• Colonial Viper

                Thanks

              • Jenny

                I tautoko that thanks Matt.

                Sir Paul Callaghan convincingly dissects and then flays, the drill it, mine it, frack it, lobby.

                10:19

                “If we as a nation continue to think that we can make a living by exploiting our resources we are in serious trouble.

                We have to change the way we live in New Zealand.”

                18:21

                “If we don’t understand the importance of the environment and social justice and liveable communities and good transport and a good education and good heath system, (then) we don’t get it.”

                8 April 2012 at 9:47 am

                • Colonial Viper

                  Yeah except Sir Paul was talking about creating high tech industries here in NZ. Which all require significant quantities of high embodied energy materials and components, whether they be advanced alloys, cutting edge electronic parts, PC’s or servers, as well as significant and reliable energy sources to run them.

            • Jenny 1.3.1.1.2.2

              I am not against heavy industry, CV, and believe that if done right can be sustainable. I almost find it humorous that you deride recycling as akin to scavenging.

              To not embrace recycling now is to condemn us to having to scavenge in the opened up toxic and deadly landfills to get the resources we need. (After of course, we have finished blasting and drilling for all possible recoverable resources to the point of the ruination of the environment).

              You along with many others CV will have to accept that BAU is not an option. It is just simply not sustainable.

              I think the Greens should be commended for having the courage to face these issues. I would recommend as many people as possible to attend.

              • Colonial Viper

                Empty platitudes.

                You can’t recycle steel into a full range of uses without having virgin metal to add to the mix.

                Same with paperboard fibre. And there are some food and medical contact uses for which you need brand new pulp, and after which the product can never be recycled again.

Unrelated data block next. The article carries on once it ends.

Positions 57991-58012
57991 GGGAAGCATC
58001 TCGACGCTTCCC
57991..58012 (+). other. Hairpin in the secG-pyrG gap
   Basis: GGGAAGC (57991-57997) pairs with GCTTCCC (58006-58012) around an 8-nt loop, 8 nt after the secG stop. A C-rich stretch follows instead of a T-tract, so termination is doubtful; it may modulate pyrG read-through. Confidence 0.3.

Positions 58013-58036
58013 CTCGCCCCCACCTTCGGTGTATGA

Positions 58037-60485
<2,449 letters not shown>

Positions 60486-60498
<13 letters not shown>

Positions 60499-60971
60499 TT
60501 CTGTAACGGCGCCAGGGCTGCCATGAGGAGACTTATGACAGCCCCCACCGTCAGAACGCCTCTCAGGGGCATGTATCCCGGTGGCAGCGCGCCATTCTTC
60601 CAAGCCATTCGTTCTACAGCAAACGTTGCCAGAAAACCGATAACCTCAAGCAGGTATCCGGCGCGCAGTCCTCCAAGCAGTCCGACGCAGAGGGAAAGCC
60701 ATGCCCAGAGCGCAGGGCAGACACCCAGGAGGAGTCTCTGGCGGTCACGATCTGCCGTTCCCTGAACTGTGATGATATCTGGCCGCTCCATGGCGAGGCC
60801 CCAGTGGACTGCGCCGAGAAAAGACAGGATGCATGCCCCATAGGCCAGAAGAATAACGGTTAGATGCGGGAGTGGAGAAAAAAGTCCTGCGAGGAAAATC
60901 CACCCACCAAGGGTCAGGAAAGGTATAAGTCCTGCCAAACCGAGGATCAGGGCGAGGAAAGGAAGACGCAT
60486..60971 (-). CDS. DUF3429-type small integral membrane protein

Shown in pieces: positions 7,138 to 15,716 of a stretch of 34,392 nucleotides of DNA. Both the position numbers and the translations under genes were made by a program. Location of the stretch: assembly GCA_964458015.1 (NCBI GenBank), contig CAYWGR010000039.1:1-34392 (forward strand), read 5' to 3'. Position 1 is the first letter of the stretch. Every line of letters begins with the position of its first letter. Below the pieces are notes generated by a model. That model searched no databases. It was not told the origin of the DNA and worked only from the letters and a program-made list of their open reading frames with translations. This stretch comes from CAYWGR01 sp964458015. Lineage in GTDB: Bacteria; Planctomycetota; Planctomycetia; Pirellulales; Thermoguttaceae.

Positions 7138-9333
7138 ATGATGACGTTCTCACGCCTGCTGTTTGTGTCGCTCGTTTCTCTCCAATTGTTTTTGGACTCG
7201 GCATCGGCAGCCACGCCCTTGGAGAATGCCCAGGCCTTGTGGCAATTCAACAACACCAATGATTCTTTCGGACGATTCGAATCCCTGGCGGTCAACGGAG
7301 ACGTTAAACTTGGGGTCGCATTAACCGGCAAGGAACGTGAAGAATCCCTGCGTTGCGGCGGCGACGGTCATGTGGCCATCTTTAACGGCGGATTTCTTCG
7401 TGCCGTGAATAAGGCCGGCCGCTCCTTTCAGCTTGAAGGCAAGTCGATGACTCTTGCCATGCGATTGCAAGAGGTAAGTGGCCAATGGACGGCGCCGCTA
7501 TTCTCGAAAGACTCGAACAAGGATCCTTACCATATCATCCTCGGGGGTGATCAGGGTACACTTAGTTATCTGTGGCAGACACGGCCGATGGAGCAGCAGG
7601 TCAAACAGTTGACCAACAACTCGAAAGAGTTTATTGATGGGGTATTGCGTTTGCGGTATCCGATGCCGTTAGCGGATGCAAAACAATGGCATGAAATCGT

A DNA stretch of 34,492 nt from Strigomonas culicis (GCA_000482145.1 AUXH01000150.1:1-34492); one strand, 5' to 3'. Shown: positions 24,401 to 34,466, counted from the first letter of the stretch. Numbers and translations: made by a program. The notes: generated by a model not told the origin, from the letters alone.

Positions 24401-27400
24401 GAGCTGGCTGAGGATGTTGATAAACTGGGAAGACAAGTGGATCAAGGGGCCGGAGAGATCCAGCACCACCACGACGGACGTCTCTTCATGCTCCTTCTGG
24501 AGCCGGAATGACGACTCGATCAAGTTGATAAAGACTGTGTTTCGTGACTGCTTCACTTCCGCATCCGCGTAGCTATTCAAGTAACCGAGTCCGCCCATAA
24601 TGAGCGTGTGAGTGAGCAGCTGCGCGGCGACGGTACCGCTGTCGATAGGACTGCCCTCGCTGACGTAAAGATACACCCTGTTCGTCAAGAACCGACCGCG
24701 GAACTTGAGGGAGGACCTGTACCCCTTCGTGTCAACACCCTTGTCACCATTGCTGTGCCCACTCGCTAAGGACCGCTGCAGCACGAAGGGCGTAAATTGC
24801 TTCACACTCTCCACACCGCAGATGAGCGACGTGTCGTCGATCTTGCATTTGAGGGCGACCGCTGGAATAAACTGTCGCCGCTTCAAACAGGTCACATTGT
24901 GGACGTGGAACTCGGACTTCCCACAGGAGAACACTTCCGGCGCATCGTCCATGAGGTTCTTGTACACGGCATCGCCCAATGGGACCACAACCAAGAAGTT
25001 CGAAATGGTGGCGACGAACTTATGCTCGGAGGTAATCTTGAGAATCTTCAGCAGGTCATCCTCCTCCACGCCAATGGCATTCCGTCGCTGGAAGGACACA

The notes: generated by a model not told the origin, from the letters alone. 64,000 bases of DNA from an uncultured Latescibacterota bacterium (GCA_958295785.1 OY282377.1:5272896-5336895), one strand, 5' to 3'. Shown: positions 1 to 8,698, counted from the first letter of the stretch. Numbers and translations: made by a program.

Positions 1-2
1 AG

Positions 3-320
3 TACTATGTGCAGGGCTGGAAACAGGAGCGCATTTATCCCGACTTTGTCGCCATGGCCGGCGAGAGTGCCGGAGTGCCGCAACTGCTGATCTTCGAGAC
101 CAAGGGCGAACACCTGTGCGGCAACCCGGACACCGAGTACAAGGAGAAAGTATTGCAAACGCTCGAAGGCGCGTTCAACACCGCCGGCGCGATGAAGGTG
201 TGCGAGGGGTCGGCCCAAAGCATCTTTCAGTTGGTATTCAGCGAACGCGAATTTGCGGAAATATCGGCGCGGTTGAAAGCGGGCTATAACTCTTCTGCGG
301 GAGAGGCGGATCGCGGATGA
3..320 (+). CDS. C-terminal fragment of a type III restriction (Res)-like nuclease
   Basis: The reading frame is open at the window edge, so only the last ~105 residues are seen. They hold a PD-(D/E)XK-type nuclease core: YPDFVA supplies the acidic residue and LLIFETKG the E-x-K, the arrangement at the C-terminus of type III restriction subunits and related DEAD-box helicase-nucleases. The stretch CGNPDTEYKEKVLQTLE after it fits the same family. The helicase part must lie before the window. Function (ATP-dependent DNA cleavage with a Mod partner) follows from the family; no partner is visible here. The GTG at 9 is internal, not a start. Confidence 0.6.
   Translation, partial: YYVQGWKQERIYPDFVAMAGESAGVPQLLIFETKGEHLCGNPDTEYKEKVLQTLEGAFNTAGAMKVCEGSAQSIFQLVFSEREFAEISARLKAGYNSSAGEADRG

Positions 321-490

I am not against heavy industry, CV, and believe that if done right can be sustainable. I almost find it humorous that you deride recycling as akin to scavenging.

                More empty platitudes.

                I’ll give you three examples of heavy industries NZ relies upon and you tell me how they could be done right in your view:

                1) The oil refinery at Marsden Point.
                2) The aluminium smelter in Bluff.
                3) Phosphate fertiliser production.

                I think the Greens should be commended for having the courage to face these issues. I would recommend as many people as possible to attend.

                The Greens aren’t facing any of the real issues. Yes they have more awareness of what they may be compared to some of the other large parties.

                But they haven’t suggested what I believe you are suggesting (or at least implying): that NZ pursue a low energy, low GDP per capita, scrap/salvage/recycling economy.

                • Jenny

                  1) The oil refinery at Marsden Point.

                  The hard one first.

                  Luckily apart from transport, New Zealand generates 70% of it’s energy from renewables. A vast scaling back of Marsden Point would be possible with a big switch to public transport in all our major cities and towns. Alongside this, legislation that favours rail freight and coastal shipping over road haulage. (as New Zealand used to have).

                  To further cut the need for imported oil, full electrification of the rail network. (Like most other 1st world countries)